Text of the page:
How are glasses made?

Medically reviewed by Wut Win, Dispensing Optician at Feel Good Contacts.

We often take the most basic things we enjoy for granted. We are able to enjoy improved vision through wearing glasses today because of the innovation of others throughout history. Some of the first spectacles were simply glass magnifiers that were held by hand.

While glass was once used to manufacture lenses and metal was mostly used for frames, materials that are lighter, more versatile and easier to work with now mean that the glasses manufacturing process is now faster, cheaper and can be automated. Bone, ivory, leather and even tortoise shells were once commonly used to make frames to house lenses.

The glasses manufacturing process may need human hands at specific points but much more of it is now automated, meaning your glasses can be manufactured and sent to you a lot faster.

What is the origin of glasses?

Glasses are believed to have originated from Italy and were first seen during the 13th century. They were mostly worn by monks and gradually became more popular as the technology improved during the Renaissance.

Who invented glasses?

Salvino D’Armate and Allesandro della Spina, an Italian monk are often credited for inventing glasses in around 1285, however, many people believe that glasses had an earlier origin.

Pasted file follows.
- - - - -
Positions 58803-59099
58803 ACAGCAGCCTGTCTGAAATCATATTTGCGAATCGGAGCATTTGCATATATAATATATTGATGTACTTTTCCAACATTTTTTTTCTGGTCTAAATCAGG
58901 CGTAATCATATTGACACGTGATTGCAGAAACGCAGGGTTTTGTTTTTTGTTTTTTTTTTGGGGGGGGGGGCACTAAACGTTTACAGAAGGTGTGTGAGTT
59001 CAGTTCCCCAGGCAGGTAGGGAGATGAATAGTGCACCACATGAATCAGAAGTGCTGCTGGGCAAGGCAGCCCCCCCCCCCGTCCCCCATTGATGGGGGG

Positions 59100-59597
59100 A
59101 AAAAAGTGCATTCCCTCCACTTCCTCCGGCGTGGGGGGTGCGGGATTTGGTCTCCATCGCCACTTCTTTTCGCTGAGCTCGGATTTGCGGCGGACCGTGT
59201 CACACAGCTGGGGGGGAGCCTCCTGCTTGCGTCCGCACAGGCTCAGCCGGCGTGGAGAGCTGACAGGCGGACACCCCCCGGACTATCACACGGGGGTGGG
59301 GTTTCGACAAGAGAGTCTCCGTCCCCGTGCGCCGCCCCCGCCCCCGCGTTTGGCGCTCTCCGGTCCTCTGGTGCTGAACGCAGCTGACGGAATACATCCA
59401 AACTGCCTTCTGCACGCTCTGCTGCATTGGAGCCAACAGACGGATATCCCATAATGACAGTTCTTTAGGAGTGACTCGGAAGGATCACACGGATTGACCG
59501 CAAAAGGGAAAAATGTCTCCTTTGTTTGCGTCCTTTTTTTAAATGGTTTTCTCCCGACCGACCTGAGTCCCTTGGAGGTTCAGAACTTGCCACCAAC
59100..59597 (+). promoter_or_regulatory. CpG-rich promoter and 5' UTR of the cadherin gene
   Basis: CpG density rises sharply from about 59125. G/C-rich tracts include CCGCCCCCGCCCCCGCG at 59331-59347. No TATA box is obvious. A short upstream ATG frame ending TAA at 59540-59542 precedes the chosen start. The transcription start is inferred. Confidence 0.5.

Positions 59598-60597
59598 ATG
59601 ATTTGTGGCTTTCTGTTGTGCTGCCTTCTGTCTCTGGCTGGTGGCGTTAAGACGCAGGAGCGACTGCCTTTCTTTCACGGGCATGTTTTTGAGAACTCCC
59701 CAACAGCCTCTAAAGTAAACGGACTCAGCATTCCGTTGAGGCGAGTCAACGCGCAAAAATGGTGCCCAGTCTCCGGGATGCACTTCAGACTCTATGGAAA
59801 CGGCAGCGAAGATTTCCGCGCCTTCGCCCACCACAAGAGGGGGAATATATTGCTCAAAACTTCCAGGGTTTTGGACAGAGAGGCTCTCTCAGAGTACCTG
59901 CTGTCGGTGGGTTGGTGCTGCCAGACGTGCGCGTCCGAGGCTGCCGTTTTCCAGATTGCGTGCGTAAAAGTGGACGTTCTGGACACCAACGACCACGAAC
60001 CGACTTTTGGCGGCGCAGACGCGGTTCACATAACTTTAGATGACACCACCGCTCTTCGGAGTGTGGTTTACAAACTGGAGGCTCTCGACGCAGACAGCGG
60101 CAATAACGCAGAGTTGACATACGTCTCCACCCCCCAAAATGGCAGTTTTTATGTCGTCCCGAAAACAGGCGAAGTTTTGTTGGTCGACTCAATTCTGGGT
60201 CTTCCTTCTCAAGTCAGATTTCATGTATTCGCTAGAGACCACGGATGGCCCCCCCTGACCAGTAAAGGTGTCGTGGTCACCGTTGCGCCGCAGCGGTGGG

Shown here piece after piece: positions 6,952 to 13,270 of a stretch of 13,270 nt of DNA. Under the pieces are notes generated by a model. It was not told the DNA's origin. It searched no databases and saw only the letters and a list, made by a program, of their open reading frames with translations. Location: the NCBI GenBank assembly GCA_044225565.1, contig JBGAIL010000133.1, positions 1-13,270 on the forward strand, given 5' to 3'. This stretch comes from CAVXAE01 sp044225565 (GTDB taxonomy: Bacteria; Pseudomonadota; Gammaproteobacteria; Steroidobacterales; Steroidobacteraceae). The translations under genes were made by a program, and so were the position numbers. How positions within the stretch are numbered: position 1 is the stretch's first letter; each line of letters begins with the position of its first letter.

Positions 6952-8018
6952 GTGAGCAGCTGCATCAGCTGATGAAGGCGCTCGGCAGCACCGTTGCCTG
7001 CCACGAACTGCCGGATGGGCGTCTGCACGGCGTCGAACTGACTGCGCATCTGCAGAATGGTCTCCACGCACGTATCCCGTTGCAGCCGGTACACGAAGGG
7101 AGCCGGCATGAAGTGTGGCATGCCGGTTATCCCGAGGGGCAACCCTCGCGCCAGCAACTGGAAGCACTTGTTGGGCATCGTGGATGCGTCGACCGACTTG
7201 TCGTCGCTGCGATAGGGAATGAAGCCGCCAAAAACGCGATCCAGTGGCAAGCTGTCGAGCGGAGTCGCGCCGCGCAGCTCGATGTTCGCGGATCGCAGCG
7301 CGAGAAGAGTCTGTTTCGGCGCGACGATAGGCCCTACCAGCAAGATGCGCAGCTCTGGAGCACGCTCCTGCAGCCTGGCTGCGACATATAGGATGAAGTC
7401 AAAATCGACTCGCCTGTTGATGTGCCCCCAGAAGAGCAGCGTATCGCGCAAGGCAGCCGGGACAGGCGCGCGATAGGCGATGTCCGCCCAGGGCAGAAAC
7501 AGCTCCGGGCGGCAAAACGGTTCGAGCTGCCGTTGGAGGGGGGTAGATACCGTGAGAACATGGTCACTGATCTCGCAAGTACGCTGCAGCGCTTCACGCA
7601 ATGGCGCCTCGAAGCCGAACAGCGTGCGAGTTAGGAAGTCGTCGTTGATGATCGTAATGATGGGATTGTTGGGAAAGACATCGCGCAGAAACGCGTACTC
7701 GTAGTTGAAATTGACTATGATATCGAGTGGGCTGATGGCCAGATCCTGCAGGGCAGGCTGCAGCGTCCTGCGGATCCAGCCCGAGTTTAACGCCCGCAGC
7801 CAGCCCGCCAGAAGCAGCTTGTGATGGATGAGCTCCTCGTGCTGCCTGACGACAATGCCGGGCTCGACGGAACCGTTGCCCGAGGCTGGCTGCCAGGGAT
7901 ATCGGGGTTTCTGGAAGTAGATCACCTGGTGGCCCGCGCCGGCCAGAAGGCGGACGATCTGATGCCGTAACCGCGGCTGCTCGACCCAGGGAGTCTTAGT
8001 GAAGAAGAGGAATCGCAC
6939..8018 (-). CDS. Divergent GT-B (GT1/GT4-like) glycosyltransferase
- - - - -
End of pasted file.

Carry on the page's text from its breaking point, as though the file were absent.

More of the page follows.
What are glasses made out of?

Most glasses frames are either made of a plastic or metal material. Plastic glasses are usually made of zyl (also known as zylonite, acetate and cellulose acetate). Plastic glasses frames can also be made from polyamide, nylon, polycarbonate, carbon and Optyl. Metal glasses are made out of monel, titanium, stainless steel, flexon or beryllium.

How are glasses frames made?

Most plastic frames are made from acetate. Acetate is light, durable and is derived from bioplastic cellulose acetate. This is a natural material compound that is extracted from the fibres of cotton balls or wood pulp.

The cellulose acetate goes through several processes, including organic synthesis, where the purified cellulose is mixed with acetic acid. This creates the compound we then call 'cellulose acetate'.